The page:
I knew what that shake of the head meant. I’d seen it every time I’d announced yet another change of majors—from dance education to paleontology and a year later to women’s studies, followed by sociology. It was the pained look you gave someone who’d just stepped in dog shit. This, on top of the other humiliation and grief she’d caused me. I had to get away from her. The Peace Corps was my ticket out.

“Yes, I’m still ‘playing’ with that idea.” I glared at them. “In fact, I’ve decided to accept.”

And so I did it. Except now I was stuck in Africa for two years, thanks to my sister. But I was going to stick it out, even if it killed me. Which, evidently, it might.

It dawned on me that I’d walked for a long time without seeing the latrine. “Screw this,” I muttered. Stepping away from the path, I squatted down to pee. Then I turned around and headed back. But the return began to confuse me, ten minutes after the path forked. I stopped and looked around. Had that grove of banana trees been there before? After a another minute of walking, my heart began to pound against my ribs. I retraced my steps back to the fork and went the other way. It was worse—I recognized nothing. Ten minutes later, I turned around again. This time, I could find no fork, even after fifteen minutes of walking. Dizzy and nauseous, I began to trot, stumbling on a gnarled vine half-buried beneath the path. I followed the path until I came to a new fork. Had I taken this fork? The hazy equatorial sun, directly overhead, offered no directional clues. Finally I stopped and sank to my haunches, covering my face with my hands, my breath coming in short, panicked gasps. Rebecca would crack up—I hadn’t even lasted the first week.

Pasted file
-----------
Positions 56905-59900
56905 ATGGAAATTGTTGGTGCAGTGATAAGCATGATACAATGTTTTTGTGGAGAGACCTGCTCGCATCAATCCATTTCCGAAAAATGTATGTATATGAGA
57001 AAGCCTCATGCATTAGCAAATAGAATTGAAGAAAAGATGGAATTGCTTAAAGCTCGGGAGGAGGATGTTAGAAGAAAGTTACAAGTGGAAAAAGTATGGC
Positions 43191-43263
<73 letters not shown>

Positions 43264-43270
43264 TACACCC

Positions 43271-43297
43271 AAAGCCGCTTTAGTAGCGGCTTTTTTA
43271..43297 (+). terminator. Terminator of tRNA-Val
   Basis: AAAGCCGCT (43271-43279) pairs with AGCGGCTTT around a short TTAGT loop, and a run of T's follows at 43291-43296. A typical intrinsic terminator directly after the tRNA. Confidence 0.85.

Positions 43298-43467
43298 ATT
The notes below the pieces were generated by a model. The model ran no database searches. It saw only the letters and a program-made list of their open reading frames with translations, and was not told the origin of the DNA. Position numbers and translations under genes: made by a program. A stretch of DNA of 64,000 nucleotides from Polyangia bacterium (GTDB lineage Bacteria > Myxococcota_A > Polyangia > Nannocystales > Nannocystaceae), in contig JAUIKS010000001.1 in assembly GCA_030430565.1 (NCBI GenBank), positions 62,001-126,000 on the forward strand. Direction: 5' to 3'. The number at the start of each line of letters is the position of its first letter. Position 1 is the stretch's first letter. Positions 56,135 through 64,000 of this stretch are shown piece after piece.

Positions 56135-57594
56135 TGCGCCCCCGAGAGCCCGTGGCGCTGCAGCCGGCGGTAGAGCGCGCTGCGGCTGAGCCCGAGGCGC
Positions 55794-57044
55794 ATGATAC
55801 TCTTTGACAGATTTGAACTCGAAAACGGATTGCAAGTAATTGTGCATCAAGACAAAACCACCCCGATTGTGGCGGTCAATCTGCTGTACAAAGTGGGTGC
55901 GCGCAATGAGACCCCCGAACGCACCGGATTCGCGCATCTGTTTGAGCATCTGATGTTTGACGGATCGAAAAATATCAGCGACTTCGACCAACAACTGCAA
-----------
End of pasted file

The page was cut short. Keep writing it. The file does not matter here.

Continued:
“Eh… Ntang, wa ka ve?”

I dropped my hands and looked up. Like a mirage, a tiny, dusty African woman had appeared out of nowhere. She stood in front of me in bare feet, bent from the wicker basket load on her back. A twig poked out of her matted hair. She wore a sheet of fabric, the print faded with age, wrapped around her body like a bath towel. As I stood up, her face broke into a wide grin, revealing gaps from missing teeth. Her milky-brown eyes lit up in pleasure as she reached out with both hands to clasp mine in greeting.

“Ntang, wa ka ve?” she repeated, pumping my hand. She smelled smoky.

“Uh … bonjour.” I pasted a bright smile on my face.

“Ah, madame.” She beamed at me. In French, I explained I was lost, and could she help me find the checkpoint station? She bobbed her head and cackled. It dawned on me that she didn’t understand French. I imitated an AK-47 with my arms, putting a fierce look on my face. She nodded and patted me. She began talking, a patter of incomprehensible language in a soothing, hypnotic voice. Her face was serious now, eyes riveted to mine as if this would make me understand her language better.